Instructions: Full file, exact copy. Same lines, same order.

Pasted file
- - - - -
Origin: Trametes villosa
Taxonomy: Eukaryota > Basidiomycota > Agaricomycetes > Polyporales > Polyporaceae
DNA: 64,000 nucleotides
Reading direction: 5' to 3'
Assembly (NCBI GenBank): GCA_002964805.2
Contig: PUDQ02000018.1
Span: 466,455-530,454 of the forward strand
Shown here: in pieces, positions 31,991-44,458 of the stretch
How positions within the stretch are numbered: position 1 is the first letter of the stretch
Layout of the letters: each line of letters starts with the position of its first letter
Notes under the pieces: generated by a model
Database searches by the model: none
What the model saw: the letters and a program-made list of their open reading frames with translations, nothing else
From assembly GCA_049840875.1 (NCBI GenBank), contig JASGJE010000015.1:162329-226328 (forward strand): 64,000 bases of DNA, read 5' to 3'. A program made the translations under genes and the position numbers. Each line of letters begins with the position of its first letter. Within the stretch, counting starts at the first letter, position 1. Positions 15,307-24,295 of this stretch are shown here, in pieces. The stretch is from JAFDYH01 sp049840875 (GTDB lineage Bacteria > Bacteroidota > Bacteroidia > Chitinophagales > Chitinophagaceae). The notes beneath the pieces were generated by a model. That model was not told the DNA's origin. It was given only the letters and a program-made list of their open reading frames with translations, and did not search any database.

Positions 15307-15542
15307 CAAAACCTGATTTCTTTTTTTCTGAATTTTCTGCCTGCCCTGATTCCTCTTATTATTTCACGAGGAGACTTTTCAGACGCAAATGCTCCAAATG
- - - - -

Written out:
Origin: Trametes villosa
Taxonomy: Eukaryota > Basidiomycota > Agaricomycetes > Polyporales > Polyporaceae
DNA: 64,000 nucleotides
Reading direction: 5' to 3'
Assembly (NCBI GenBank): GCA_002964805.2
Contig: PUDQ02000018.1
Span: 466,455-530,454 of the forward strand
Shown here: in pieces, positions 31,991-44,458 of the stretch
How positions within the stretch are numbered: position 1 is the first letter of the stretch
Layout of the letters: each line of letters starts with the position of its first letter
Notes under the pieces: generated by a model
Database searches by the model: none
What the model saw: the letters and a program-made list of their open reading frames with translations, nothing else
From assembly GCA_049840875.1 (NCBI GenBank), contig JASGJE010000015.1:162329-226328 (forward strand): 64,000 bases of DNA, read 5' to 3'. A program made the translations under genes and the position numbers. Each line of letters begins with the position of its first letter. Within the stretch, counting starts at the first letter, position 1. Positions 15,307-24,295 of this stretch are shown here, in pieces. The stretch is from JAFDYH01 sp049840875 (GTDB lineage Bacteria > Bacteroidota > Bacteroidia > Chitinophagales > Chitinophagaceae). The notes beneath the pieces were generated by a model. That model was not told the DNA's origin. It was given only the letters and a program-made list of their open reading frames with translations, and did not search any database.

Positions 15307-15542
15307 CAAAACCTGATTTCTTTTTTTCTGAATTTTCTGCCTGCCCTGATTCCTCTTATTATTTCACGAGGAGACTTTTCAGACGCAAATGCTCCAAATG